we need to figure out a way for all stakeholders to share risk as we move toward more niche specialty drugs, new models of healthcare delivery, and payment reform. Pharmaceutical companies should have an active role in backing up the efficacy, or lack thereof, of expensive medications that currently are paid for by plans and members. The government, FDA, or other body may play a role in requiring manufacturers to provide a value proposition for all medications similar to that played by the National Institute for Clinical Effectiveness in the United Kingdom. All stakeholders (plan, provider, member, manufacturer, and government) must have a role in delivering value in medications and delivering cost-effective healthcare.
Dr Dunn is formulary and contract manager for SelectHealth in Salt Lake City, UT.Funding Source: None.
Author Disclosure: Mr Mehr reports receiving payment for involvement in the preparation of this article.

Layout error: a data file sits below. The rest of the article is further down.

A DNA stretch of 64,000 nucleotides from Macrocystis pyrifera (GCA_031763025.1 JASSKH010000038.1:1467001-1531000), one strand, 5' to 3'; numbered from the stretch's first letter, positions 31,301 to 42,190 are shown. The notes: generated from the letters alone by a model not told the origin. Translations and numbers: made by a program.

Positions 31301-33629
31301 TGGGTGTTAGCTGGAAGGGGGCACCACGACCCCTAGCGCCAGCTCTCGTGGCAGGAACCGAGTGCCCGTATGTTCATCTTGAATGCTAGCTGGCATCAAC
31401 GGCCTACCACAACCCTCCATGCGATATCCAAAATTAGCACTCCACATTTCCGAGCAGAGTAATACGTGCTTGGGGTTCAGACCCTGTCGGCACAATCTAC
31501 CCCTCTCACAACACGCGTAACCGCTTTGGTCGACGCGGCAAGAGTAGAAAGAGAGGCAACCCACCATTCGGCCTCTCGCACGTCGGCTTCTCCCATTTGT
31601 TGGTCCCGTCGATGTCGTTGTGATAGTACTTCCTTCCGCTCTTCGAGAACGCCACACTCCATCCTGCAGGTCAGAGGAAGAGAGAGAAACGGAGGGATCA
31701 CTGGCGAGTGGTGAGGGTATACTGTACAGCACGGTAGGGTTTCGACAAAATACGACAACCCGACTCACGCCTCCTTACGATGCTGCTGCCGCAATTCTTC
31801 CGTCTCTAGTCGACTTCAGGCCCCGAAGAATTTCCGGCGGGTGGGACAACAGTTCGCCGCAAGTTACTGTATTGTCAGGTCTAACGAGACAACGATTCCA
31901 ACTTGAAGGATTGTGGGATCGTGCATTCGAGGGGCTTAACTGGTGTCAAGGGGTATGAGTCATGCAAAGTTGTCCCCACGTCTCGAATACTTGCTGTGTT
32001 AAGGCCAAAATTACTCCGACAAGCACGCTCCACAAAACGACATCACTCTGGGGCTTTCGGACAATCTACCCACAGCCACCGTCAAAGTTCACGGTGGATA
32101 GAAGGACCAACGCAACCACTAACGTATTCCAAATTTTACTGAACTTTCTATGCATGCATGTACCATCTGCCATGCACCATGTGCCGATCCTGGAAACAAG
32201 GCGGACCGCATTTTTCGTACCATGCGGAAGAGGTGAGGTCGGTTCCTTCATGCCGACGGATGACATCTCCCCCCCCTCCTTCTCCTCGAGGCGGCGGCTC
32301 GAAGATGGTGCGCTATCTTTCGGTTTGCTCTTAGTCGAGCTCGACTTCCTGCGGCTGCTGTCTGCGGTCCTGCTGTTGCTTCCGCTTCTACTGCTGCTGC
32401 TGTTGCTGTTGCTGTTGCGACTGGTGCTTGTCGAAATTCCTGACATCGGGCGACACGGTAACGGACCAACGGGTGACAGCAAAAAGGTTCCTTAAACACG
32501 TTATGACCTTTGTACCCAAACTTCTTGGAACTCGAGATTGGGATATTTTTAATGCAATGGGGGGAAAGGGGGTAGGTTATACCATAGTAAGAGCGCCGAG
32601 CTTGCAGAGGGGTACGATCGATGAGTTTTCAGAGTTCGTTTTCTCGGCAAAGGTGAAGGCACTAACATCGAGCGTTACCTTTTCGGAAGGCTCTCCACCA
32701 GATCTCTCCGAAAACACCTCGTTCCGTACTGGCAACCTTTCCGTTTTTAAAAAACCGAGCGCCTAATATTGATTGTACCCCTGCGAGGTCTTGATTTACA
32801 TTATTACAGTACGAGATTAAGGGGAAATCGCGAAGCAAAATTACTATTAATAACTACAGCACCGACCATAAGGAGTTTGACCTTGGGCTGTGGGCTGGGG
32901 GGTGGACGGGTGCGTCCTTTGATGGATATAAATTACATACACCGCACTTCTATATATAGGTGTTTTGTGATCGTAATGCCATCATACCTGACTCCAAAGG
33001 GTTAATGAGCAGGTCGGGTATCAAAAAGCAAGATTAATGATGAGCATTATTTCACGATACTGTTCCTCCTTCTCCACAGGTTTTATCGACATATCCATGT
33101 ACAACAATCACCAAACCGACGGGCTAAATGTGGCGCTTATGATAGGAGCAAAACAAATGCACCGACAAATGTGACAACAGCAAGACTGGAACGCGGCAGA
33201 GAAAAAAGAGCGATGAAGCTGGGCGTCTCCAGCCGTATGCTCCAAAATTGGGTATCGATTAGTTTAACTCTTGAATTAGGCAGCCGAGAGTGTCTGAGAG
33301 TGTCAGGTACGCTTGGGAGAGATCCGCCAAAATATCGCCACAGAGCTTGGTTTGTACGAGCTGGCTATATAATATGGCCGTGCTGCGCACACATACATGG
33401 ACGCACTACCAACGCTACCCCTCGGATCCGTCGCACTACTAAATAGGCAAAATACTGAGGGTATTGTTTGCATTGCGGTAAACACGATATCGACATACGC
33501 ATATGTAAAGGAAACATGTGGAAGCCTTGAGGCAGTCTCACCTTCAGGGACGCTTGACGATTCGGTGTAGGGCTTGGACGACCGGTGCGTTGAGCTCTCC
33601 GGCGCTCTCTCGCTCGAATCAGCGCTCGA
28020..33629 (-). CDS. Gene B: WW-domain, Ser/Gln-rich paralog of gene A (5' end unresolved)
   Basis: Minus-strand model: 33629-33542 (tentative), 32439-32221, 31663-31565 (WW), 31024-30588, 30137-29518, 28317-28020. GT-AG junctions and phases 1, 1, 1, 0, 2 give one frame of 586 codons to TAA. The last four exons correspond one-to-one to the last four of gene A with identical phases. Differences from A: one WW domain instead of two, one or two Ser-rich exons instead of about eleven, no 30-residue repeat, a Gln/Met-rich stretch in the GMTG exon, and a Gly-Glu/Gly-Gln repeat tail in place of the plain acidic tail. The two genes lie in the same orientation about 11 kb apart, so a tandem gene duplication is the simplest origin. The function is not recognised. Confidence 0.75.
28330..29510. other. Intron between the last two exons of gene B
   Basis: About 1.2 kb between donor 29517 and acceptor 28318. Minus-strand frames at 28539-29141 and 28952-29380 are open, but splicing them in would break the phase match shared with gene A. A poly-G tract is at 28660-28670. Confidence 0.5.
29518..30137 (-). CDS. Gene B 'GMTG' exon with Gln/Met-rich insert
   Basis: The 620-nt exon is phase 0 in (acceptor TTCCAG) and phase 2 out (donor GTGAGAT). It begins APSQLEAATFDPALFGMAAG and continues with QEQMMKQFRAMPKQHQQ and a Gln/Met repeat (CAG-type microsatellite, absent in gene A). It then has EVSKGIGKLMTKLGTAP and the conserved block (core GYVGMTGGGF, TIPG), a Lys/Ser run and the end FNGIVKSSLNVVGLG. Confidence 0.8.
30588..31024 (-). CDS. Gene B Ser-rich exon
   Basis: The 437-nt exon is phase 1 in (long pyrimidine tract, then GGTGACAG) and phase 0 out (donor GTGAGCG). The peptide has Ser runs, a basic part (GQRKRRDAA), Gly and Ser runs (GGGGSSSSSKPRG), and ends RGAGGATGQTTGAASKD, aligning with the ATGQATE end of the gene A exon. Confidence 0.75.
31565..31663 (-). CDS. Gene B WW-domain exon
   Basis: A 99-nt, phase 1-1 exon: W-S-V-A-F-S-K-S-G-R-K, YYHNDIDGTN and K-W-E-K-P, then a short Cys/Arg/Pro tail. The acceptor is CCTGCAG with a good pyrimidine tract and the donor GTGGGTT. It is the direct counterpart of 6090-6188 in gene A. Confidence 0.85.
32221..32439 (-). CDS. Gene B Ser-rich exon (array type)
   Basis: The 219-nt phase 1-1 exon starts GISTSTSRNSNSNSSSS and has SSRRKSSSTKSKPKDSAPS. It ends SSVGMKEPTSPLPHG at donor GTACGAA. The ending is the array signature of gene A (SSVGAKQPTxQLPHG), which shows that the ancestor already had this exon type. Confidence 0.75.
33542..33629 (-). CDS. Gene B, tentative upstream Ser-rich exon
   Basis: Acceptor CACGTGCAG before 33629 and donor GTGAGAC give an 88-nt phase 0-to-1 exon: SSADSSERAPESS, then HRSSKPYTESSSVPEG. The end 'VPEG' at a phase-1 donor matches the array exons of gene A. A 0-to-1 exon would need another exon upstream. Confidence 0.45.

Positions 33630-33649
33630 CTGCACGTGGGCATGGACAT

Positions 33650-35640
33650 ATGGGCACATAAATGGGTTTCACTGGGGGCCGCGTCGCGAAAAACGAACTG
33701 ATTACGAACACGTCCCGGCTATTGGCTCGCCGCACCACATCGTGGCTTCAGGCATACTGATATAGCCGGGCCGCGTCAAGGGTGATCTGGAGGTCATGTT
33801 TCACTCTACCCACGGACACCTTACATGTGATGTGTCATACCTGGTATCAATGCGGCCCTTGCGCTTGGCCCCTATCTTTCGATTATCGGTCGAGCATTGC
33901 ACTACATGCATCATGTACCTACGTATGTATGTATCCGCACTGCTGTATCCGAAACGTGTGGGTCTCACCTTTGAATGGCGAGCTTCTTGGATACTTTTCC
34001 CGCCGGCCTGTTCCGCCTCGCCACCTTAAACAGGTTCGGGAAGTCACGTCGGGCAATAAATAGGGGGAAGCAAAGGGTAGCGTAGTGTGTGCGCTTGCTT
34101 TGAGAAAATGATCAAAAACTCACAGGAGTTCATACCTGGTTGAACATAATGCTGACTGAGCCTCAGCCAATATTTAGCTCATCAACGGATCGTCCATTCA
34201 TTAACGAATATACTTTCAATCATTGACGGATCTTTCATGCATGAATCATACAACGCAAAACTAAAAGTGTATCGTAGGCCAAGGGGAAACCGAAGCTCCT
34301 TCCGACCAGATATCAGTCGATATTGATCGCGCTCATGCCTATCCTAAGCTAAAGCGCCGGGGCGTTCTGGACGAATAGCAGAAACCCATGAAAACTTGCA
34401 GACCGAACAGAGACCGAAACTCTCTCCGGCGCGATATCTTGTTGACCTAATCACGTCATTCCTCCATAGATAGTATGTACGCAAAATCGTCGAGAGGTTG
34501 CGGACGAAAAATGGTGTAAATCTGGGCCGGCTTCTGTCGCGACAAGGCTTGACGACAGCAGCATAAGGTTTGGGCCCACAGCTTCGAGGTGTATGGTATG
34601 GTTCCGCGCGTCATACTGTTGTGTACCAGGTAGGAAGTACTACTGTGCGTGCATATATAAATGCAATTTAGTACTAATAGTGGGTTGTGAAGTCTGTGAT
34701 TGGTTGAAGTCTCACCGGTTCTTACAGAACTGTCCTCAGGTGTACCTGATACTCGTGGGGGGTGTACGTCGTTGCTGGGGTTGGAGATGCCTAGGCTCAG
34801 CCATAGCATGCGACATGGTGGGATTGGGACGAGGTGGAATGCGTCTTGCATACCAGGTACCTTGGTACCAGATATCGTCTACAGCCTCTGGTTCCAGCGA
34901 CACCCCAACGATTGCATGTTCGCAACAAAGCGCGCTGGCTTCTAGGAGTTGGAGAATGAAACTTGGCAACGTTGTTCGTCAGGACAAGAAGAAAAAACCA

1. Unleashing value: the changing payment landscape for US pharmaceutical manufacturers. PriceWaterhouseCoopers Health Research Institute. http://www.pwc.com/us/en/healthindustries/publications/pharma-reimbursementvalue.jhtml. Published May 2012. Accessed February 1, 2013.
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7. Cigna and Merck help customers better manage diabetes (press release). Cigna, October 28, 2010. http://newsroom.cigna.com/article_display. cfm?article_id=126. Accessed February 14, 2012.
8. Issue brief: value-based pricing for pharmaceuticals: implications of the shift from volume to value. Deloitte Center for Health Solutions; 2012. http://deloitte.wsj.com/cfo/files/2012/09/ValueBasedPricingPharma.pdf. Accessed February 1, 2013.
9. Faden RR, Chalkidou K. Determining the value of medications—the evolving British experience. N Engl J Med. 2011;364:1289-1291.
10. Kielstra P. Reinventing biopharma: strategies for an evolving marketplace—the value challenge. The Economist Intelligence Unit. April 25, 2012. http://www.slideshare.net/Management-Thinking/the-value-challenge-reinventing-biopharmastrategies-for-an-evolving-marketplace. Accessed February 19, 2013.
Authorship Information: Concept and design; drafting of the manuscript; critical revision of the manuscript for important intellectual content.